In it’s January, 2010 Report “Women, Men, And The New Economics Of Marriage,” the Pew Research Center highlighted an important trend in marriage among Americans ages 30-44. While women in the 1970’s gained more economically by marrying, the trend is now reversed: Men are now the ones who have more to gain economically from marriage. Why? A college degree.
40 years ago, men held college degrees at a higher rate than women, but now women excel men at degree completion. Both genders earned degrees at approximately the same rate in the early 1980’s, and since then increases in degrees earned by men have remained relatively small. The Pew report noted that this is the first cohort measured to show such a reversal based on education. Beyond the kudos for the gains made by women, the report adds some concerning facts about the relationship among marriage, earnings, and education level.
While Americans, on the whole, are marrying less, trends can be seen through the lens of educational attainment. College graduates, who earn the most, are more likely today to be married than those with less education, while those without a degree are marrying less. In 1970, both degreed and non-degreed Americans were equally likely to wed. The report also notes that college graduates have “fortified their financial advantage over less educated Americans because of their greater tendency to be married.” Less educated individuals are not only less likely to marry, but are also more likely to be divorced.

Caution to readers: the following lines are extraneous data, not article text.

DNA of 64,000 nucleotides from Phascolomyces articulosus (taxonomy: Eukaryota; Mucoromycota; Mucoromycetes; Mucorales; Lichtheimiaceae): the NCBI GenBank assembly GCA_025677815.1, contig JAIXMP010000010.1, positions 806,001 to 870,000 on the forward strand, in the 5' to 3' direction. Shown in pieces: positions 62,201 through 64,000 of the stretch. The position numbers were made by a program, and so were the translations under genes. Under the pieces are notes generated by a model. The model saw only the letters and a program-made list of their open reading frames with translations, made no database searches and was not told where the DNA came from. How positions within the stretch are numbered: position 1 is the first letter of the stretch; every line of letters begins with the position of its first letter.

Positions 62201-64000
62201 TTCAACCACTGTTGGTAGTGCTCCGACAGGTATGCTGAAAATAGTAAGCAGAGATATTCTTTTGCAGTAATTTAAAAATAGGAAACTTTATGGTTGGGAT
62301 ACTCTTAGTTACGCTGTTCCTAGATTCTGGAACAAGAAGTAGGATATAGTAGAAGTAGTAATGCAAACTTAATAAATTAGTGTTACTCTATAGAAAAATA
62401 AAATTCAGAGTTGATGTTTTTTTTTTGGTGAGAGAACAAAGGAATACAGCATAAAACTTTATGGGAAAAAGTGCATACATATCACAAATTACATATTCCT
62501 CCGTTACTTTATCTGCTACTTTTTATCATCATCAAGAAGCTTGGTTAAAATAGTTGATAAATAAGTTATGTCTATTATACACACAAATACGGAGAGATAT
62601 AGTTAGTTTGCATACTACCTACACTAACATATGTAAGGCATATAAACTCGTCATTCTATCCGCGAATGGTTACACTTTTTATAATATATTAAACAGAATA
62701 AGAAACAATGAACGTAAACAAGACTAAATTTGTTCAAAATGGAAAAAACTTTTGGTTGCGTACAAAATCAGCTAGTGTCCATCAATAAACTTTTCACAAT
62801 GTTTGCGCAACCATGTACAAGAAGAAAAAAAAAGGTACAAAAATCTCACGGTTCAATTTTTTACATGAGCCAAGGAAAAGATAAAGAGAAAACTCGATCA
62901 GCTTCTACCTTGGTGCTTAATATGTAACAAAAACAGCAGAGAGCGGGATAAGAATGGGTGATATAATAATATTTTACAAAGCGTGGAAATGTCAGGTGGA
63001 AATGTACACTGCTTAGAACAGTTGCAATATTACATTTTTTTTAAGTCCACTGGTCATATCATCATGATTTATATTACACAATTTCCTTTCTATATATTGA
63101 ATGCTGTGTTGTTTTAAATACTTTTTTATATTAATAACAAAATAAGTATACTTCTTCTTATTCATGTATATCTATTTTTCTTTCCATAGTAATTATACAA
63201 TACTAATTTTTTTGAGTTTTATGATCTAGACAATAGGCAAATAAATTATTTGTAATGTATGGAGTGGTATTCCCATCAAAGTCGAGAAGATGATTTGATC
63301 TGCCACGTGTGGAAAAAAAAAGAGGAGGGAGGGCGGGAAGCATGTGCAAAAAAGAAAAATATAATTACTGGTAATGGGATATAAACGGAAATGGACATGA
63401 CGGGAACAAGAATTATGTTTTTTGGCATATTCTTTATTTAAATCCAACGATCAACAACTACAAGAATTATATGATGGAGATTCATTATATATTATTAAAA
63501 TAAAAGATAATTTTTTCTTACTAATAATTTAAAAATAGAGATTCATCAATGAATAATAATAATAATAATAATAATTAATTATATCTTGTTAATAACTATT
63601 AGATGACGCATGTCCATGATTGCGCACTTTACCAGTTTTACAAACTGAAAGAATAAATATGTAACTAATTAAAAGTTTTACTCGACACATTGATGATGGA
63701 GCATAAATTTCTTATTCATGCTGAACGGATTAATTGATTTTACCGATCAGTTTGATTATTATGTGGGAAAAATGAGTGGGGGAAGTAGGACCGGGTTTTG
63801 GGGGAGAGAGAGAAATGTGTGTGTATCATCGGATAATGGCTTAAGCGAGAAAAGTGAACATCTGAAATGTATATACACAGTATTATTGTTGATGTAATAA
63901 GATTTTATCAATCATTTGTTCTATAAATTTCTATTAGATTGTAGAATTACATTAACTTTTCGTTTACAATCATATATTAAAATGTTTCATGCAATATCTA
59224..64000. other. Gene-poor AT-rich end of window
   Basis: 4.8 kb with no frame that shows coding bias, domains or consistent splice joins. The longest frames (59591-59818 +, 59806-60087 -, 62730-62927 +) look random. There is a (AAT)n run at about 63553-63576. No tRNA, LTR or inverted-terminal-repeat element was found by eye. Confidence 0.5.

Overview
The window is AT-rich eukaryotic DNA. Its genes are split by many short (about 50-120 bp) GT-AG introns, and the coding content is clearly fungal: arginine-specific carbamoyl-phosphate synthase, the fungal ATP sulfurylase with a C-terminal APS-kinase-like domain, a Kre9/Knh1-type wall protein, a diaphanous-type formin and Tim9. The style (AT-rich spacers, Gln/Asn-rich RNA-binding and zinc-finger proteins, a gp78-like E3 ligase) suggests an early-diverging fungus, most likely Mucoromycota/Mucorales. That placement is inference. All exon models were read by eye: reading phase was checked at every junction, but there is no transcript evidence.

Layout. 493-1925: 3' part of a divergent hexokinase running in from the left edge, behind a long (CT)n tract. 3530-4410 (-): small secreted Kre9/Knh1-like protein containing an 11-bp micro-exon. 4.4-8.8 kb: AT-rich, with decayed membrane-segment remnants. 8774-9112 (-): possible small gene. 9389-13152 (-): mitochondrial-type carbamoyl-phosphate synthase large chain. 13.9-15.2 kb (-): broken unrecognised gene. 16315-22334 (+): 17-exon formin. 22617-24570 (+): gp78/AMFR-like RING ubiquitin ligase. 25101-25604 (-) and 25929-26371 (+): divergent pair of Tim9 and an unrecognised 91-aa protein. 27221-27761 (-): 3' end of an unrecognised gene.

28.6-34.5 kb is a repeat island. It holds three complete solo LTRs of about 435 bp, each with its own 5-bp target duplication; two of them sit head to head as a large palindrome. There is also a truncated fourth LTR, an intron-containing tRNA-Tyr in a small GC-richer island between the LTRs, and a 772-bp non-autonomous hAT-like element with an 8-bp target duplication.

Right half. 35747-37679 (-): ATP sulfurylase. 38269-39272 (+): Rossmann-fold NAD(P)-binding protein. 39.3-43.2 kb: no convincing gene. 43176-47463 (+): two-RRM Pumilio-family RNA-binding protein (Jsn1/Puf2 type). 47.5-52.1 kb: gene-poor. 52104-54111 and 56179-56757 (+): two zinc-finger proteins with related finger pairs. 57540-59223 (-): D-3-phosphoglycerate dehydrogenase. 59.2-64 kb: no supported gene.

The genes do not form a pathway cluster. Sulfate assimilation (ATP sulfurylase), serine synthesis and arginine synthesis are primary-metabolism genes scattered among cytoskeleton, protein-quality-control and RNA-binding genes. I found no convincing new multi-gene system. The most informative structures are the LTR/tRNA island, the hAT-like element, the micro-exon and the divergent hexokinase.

The group poised to suffer most from these trends? Young men, because they now represent those who do not hold a college degree. Because they comprise most who do not hold a degree, they are less likely to marry, and will be more subject to job instability and fluctuations in the job market. Males comprised 75% of the job losses in the 2008 economic downturn, prompting some to coin the term “mancession.” This Pew Center study underscores the later effects of the lagging college graduation rates for males in the United States.